Unanswered Question
Jan 30th, 2009

Welcome to the Cisco Networking Professionals Ask the Expert conversation. This is an opportunity learn how Cisco AXP enables you to integrate the branch network, applications, and IT infrastructure with Cisco experts Srinivas Kotamraju and Anurag Gurtu. Srini is a solutions marketing manager in the network systems marketing team focusing on the Cisco integrated services router platform at Cisco. He has over 10 years of experience in the networking industry working in various capacities (engineering, business development, marketing) at Google Inc, Bell Labs, and Cisco Systems. He holds a master of business administration degree from University of California Berkeley, a master of computer science from University of Minnesota, and a bachelor of technology from Indiana Institute of Technology. Anurag is a technical marketing engineer currently focusing on the Cisco integrated services router platform at Cisco. He brings in over five years of experience in network and security. Prior to Cisco he worked with nCircle Network Security and Sun Microsystems as a solutions architect responsible for software design & development. He holds a masters in computer networks from University of Southern California, a bachelors in electrical engineering from Pune University and has obtained CISSP certification.

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b.hsu Mon, 02/02/2009 - 10:15

How is AXP different from Application Oriented Networks (AON)?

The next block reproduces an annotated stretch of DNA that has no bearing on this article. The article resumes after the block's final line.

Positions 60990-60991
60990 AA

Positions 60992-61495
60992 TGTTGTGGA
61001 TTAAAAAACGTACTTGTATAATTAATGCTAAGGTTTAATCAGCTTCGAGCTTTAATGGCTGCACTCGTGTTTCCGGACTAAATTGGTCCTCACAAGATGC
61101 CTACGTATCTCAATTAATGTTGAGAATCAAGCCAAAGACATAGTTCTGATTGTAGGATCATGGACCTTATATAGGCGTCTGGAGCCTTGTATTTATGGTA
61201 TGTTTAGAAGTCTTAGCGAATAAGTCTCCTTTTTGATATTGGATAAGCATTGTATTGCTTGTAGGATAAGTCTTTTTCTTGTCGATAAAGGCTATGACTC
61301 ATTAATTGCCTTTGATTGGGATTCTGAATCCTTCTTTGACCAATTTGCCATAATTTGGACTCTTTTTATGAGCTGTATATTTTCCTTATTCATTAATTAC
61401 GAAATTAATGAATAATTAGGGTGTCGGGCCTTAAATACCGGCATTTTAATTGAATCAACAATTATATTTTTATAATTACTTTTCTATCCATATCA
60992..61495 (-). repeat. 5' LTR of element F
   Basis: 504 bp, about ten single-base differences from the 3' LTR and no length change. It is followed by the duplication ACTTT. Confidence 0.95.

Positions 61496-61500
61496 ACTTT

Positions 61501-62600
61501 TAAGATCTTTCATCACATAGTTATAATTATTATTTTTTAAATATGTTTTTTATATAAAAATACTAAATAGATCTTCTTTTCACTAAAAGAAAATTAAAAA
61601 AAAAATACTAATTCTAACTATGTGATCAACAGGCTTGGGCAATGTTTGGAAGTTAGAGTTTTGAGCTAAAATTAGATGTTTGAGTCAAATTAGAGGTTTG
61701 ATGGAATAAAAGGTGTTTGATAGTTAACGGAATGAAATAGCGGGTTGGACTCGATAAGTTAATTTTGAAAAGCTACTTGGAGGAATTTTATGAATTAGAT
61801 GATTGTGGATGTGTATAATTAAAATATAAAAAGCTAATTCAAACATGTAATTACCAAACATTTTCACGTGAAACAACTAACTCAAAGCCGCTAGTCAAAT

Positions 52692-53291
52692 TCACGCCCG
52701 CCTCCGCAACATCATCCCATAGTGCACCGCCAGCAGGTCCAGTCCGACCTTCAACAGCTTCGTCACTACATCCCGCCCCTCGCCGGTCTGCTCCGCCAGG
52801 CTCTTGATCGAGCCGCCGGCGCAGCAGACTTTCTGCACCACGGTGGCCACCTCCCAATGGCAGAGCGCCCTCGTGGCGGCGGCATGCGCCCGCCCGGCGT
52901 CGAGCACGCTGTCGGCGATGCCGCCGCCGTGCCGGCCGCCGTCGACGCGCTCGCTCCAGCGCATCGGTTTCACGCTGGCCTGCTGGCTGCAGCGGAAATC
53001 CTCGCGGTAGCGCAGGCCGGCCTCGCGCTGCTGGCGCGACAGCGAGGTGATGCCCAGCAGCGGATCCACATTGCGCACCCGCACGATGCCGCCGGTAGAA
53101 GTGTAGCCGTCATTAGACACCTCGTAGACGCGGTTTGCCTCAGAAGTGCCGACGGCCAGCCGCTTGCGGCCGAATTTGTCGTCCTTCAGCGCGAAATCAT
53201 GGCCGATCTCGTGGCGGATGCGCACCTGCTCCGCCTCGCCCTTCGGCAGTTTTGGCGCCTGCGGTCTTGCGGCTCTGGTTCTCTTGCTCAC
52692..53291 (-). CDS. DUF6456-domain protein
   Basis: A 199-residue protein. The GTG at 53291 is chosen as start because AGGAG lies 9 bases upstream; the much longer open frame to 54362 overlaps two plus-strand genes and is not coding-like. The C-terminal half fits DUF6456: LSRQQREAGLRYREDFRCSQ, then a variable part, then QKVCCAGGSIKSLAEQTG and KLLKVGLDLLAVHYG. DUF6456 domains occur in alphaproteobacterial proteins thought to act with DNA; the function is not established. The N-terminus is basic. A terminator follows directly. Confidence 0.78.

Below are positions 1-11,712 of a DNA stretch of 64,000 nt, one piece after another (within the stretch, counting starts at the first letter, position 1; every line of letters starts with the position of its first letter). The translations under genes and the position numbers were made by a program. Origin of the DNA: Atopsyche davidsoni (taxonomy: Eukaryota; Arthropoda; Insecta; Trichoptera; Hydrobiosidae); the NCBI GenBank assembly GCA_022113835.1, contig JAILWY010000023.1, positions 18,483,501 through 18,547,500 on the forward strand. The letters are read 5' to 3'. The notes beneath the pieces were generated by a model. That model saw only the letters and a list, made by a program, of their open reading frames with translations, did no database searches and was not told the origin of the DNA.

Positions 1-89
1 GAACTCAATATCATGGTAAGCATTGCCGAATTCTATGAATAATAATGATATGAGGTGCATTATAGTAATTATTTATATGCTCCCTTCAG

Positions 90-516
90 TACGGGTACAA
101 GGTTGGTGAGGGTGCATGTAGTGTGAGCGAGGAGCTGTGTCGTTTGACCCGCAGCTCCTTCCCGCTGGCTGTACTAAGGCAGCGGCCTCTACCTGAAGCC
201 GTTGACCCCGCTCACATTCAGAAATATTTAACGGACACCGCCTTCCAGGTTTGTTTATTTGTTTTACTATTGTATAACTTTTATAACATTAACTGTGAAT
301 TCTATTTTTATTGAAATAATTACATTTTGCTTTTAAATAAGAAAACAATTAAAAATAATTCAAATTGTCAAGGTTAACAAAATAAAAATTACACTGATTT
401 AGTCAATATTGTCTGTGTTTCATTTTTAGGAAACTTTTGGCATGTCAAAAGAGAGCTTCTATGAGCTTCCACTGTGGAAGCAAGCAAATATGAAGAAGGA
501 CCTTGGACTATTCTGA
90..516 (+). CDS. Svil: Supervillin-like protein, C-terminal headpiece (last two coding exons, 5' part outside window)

agurtu Mon, 02/02/2009 - 11:41

AON is very much like AXP except that it ships with integration/middleware software in addition to a version of Cisco Linux.

Unlike AXP, AON does not have a virtualized operating system. So all applications/configurations share the same runtime environment. The only way to virtualize the deployment is to deploy additional hardware specific to that application/configuration.

In addition, AON is a much more closed environment from a development perspective. While developers can write code and deploy it to AON, only Java and C is supported, and the environment is sandboxed off preventing developers from installing packages/utilities directly into the Linux operating system. In fact, certain 3rd party/open source packages (e.g., hybernate) simply will not run at all on AON because AON enforces a set of Java policies that restrict some functions the java app. code can perform on the system.

Developers must basically re-write their applications to run within the "containers" provided through the AON API/SDK. E.g. unlike AXP, you can't just package up a Java app running on say, Tomcat, and deploy it to AON. Instead, you'd need to take your Servlet/JSP/Bean code and re-write it so that it could live within either a "adapter" runtime environment (basically a protocol listener/daemon) or inside a "bladelet" which would get invoked at runtime whenever a message is processed that utilizes a flow that incorporates that bladelet code.

The other main difference is that AON runs on multiple hardware form factors in addition to NMEs - i.e., a 1U low cost appliance and a 2U high performance 8 core appliance. So it supports both branch deployment models as well as deployment in the data center.

In addition, AON does not really have much capability in terms of accessing/configuring IOS. Some interaction can be done with the router by programmatically telnetting/sshing into the router and issuing commands, but there is no real IOS API available. The only thing that makes it truly "network aware" is that it supports WCCP for clustering out of the box as well as some support for processing and framing promiscuous packet traffic re-directed through the SPAN port of another router/switch.